Aria Walker, L.Ac., Dilp.Ac, M.Ac
Shamanic Healer, Teacher, Reverend, and
Licensed Acupuncturist (USA)
Touch of a Healer
Deep Listening, Healing & Five Element Acupuncture
Understanding Acupuncture and Chinese Herbs
Western medicine and East Asian medicine have very different ways of looking at health and use very different languages. The differences are why so many people turn to acupuncture when they want a fresh approach to health, or when all else has failed. In acupuncture and Chinese herbs, there are many ways of understanding each diagnosis that someone might get from their Western medical doctor. Each person is unique and their treatment will be too.
Even within East Asian medicine, there are different schools of thought and ways to approach treatment. Classical Worsley-style Five Element Acupuncture is based on the person’s constitution. In other words, the specific blend of Five Elements, or aspects found in the natural world, and how they show up in a person are the basis of diagnosis and treatment. These five elements are Wood, Fire, Earth, Metal, and Water. They have associations with our internal organs, seasons of the year, and many other things such as flavors and smells. When a person is in balance, the five elements create and control each other in a fluid way which allows the body and mind to function properly.
In Five Element Acupuncture, often less needles are used and the insertion of the needles is very shallow. The points are used in a very precise, and often poetic, manner. In Traditional Chinese Medicine (TCM) style acupuncture, more needles are used, they are almost always left in longer, and usually manipulated more or paired with e-stim. More reference may be made to symptoms of “Organs” and "Channels" or "Meridians".
All acupuncture uses an understanding of pathways that have been mapped out. Those pathways run through the entire body. The acupuncture points access those pathways. The map looks a lot like a picture of nerves or blood vessels though the pathways do not have the same physical structure to them. Each pathway is named for a major organ that it passes through, and the Organs have a much bigger responsibility than just their biochemical roles that Western medicine uses.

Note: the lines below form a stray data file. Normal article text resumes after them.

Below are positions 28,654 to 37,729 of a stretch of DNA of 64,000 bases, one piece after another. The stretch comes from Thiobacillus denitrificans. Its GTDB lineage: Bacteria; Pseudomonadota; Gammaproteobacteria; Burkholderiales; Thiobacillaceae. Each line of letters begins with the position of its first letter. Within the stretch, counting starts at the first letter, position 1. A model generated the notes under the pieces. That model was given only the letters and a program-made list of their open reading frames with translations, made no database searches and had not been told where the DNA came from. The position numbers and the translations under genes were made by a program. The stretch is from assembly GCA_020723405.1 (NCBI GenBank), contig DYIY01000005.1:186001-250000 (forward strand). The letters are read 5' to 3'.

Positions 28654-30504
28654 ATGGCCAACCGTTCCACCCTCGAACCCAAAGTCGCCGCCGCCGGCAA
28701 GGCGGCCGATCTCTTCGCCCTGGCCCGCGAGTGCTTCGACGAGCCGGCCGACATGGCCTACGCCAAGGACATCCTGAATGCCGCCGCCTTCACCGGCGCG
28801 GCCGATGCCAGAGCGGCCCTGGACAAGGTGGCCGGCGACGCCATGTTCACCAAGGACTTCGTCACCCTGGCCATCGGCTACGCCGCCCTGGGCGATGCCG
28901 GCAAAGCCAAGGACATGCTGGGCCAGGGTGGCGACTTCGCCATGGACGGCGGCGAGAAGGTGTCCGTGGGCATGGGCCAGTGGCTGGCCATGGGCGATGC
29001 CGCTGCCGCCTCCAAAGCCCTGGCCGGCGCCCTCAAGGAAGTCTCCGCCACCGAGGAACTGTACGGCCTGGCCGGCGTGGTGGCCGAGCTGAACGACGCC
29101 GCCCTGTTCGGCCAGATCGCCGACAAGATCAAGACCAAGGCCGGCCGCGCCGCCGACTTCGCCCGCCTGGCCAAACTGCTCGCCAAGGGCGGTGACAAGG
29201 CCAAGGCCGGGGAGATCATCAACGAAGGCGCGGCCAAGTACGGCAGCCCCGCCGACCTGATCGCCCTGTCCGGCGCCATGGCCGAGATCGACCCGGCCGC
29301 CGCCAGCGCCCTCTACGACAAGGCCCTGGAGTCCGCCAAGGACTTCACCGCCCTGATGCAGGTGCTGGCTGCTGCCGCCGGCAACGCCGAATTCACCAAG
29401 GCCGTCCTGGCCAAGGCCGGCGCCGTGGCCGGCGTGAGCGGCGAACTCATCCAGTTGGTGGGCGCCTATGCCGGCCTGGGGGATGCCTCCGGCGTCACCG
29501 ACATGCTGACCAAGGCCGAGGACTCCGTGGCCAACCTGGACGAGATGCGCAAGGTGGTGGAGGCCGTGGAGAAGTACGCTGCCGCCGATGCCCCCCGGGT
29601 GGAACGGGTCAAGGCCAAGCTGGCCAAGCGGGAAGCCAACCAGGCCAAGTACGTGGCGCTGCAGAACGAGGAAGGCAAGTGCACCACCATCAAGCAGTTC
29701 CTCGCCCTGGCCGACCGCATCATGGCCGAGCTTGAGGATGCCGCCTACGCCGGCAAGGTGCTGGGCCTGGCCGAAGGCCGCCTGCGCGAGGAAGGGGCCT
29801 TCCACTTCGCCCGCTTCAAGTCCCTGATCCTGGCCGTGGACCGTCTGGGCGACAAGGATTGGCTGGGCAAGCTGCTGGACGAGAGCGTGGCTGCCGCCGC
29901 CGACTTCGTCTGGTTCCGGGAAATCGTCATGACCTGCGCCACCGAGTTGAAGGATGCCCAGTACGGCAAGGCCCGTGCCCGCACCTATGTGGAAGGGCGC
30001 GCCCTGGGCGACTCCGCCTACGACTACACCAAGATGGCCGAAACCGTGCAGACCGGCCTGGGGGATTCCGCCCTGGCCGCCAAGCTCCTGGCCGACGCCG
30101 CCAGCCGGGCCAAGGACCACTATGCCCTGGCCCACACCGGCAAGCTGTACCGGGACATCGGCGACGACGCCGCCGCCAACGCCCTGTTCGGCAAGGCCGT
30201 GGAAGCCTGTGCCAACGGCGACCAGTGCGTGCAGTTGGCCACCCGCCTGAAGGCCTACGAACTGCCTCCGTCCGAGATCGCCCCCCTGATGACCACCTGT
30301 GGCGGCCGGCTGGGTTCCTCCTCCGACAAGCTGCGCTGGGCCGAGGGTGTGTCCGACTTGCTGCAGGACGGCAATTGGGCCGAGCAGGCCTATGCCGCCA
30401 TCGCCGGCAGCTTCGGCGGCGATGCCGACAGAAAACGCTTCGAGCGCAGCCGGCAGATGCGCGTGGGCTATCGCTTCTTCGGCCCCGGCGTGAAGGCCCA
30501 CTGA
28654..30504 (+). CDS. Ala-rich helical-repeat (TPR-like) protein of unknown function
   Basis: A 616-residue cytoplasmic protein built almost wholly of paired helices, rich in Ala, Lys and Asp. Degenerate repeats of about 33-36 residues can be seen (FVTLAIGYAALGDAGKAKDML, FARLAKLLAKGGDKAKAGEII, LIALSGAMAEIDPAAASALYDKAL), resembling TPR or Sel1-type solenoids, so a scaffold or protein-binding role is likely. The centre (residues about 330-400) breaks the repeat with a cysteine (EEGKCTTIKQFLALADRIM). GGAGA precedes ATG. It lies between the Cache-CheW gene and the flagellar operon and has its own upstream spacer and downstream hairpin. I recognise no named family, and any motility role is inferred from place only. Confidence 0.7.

East Asian medicine has even more special vocabulary: Blood, Yin, Yang, Qi, Jing, Shen and other substances all play a role and must be balanced. For acupuncturists, Blood is more than the red stuff flowing in our veins. Blood is our substance, or our physical nature. Yin is even denser, and allows us to be still and peaceful and cool. Yang keeps us warm and active and upright. Qi keeps all the processes of our body going and is partially built of the air we breath and the food we eat. Jing is like our highest octane fuel and is crucial to reproduction and to longevity. Shen is like our spirit and must be able to soar, to rest and to shine in our lives.
Each person, and any health conditions they have, can be understood as balances and imbalances of all these parts. At the same time, each Western idea can be understood in these terms. Someone’s hormone levels, bile production by their liver, blood pressure, unchecked cancerous cells, quick temper, or other sign of disease can be understood in terms of Organs,
Channels, Elements and substances in Chinese medicine. Acupuncture treats the cause of the problem by using very tiny needles at specific points along the Channels to create movement, to stimulate or to calm Organs, and to balance Elements, so that the whole system works better. Chinese herbs act in much the same way, moving blockages in the road and delivering just what the body and mind need to be healthy and balanced.